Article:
A disparity in home Internet service has lead to the “homework gap,” where economically disadvantaged students “go from a digital oasis to a digital desert when they go from school to home.”
If K-12 leaders don't transform their processes, technology will be "just a $1,000 pencil."
Cross-curricular projects delve into sustainability issues, the societal implications of inventions and how rivers give birth to civilizations.
- By Meghan Raftery, Michelle Warrington, Kate Dodson, Darren Faust
While badging and digital credentialing are gaining acceptance in the business world and, to some extent, higher education, K-12 educators — and even students — are slower to see the value.
A girl who knows how to code can change the world. At least, that’s what Markie Wagner of Whittier, CA thinks.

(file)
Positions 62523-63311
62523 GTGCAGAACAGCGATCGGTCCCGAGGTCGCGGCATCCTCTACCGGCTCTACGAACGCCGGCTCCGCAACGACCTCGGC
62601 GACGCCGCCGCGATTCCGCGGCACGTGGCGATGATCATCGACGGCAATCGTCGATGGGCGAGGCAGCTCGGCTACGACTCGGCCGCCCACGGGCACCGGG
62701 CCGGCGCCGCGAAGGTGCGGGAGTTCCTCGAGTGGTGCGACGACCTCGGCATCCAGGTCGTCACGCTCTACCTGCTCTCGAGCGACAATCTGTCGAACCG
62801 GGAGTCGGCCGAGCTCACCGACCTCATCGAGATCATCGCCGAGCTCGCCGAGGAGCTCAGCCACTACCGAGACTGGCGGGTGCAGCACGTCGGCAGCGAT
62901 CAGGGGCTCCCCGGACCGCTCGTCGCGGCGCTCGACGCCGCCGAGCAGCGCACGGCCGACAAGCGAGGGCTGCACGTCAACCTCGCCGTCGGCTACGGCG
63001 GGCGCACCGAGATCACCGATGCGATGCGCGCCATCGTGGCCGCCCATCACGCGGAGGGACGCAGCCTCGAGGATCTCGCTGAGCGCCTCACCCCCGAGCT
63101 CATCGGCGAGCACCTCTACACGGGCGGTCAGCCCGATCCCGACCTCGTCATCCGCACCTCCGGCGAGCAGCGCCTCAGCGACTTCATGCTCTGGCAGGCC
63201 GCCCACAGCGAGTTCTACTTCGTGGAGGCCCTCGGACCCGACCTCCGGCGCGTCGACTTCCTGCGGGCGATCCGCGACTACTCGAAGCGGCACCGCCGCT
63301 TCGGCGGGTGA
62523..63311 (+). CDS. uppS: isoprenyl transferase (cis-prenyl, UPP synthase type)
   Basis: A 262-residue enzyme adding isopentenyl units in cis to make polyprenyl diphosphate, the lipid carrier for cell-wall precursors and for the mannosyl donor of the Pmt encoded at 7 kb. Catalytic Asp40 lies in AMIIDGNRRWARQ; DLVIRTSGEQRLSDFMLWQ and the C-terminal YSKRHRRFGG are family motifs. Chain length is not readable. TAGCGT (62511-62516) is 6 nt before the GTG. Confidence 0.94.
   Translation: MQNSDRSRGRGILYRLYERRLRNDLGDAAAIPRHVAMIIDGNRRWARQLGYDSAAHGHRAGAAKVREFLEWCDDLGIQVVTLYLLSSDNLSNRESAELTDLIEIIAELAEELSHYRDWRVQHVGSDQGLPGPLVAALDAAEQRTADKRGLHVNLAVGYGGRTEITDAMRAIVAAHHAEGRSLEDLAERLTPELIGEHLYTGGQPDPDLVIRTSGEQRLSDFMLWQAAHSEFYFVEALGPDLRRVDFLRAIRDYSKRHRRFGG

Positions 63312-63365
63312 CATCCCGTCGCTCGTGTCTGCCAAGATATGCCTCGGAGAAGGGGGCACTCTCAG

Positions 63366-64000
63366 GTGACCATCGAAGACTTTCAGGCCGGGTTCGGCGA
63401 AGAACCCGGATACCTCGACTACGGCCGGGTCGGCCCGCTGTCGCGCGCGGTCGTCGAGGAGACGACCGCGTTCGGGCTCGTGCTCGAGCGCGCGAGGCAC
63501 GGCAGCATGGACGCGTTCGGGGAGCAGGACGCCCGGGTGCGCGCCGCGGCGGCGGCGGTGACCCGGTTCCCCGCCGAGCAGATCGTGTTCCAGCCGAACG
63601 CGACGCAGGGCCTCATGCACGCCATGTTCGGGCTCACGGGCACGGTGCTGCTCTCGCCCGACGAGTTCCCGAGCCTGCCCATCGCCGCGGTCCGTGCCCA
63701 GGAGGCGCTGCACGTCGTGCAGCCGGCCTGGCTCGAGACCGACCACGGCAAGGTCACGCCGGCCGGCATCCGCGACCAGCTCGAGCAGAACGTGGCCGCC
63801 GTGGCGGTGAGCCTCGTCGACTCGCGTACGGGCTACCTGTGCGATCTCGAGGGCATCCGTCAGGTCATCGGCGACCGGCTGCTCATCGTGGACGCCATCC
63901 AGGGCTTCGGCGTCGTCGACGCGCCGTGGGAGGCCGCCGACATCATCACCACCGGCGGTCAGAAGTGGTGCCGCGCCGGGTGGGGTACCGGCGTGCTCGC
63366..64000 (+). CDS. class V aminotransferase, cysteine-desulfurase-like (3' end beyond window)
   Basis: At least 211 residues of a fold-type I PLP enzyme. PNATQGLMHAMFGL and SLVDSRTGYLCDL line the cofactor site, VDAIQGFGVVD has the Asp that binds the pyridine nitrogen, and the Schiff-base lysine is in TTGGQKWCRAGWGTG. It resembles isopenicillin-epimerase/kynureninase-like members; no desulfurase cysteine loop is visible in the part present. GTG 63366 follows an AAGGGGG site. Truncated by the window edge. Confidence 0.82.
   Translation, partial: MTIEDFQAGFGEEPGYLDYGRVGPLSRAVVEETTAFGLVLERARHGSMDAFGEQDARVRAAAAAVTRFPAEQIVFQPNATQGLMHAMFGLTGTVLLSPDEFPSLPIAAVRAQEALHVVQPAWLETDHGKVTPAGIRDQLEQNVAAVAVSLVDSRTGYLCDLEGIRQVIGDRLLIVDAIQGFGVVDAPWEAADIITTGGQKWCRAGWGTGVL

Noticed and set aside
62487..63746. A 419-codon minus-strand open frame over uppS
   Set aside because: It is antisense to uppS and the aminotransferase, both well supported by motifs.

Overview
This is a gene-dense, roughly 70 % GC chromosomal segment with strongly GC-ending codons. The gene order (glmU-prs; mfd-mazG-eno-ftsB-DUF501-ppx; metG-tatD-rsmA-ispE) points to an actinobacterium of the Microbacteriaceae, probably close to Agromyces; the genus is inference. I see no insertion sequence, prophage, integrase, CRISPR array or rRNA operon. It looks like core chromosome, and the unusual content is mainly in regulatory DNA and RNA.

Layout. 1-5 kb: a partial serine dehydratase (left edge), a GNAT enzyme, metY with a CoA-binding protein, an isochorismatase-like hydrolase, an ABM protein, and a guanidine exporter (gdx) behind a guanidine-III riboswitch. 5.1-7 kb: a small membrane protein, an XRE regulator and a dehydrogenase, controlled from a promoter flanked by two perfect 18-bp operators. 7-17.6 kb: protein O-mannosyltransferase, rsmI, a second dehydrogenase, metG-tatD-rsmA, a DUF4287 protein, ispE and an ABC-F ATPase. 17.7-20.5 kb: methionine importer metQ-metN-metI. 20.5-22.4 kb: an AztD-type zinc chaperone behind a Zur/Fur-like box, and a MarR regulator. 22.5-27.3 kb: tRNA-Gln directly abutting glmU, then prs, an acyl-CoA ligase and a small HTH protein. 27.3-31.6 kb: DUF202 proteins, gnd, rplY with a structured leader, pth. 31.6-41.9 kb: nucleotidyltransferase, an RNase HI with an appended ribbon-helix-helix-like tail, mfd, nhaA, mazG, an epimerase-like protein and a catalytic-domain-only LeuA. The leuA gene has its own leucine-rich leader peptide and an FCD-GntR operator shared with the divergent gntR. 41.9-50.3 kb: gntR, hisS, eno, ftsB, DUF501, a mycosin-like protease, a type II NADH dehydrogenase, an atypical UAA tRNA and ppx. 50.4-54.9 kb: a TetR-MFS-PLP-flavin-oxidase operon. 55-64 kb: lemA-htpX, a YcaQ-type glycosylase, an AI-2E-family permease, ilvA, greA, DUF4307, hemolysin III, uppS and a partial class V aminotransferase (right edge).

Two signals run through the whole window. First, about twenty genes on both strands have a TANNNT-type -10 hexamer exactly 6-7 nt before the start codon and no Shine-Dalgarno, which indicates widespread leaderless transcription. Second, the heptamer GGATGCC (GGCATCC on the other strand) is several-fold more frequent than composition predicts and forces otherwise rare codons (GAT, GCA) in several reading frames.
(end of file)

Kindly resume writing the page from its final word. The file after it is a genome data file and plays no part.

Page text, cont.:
At White Bear Lake High School, hybrid learning is supported in part through the use of a website for students and teachers and student-produced video about the basics of blended learning.
Michio Kaku has an emphatic message for educators: We are rapidly entering what he terms the "fourth-wave" of scientific advancement, and it's the duty of educators to prepare young people to survive and thrive in the radically different milieu that portends.
Through the Chicago City of Learning initiative, students can participate in any one of the 5,000 on-site and online activities, such as hands-on STEM learning and coding bootcamps, to earn digital badges recognized by schools.
A couple of the ingredients that made ISTE 2016 unique were what the conference called “Poster” and “Playground.” Poster was an area of the Colorado Convention Center where teachers demonstrated technologies they’ve successfully used in the classroom. Playground featured hands-on workshops with educators and students exploring everything from mobile learning and games to virtual reality and the maker movement.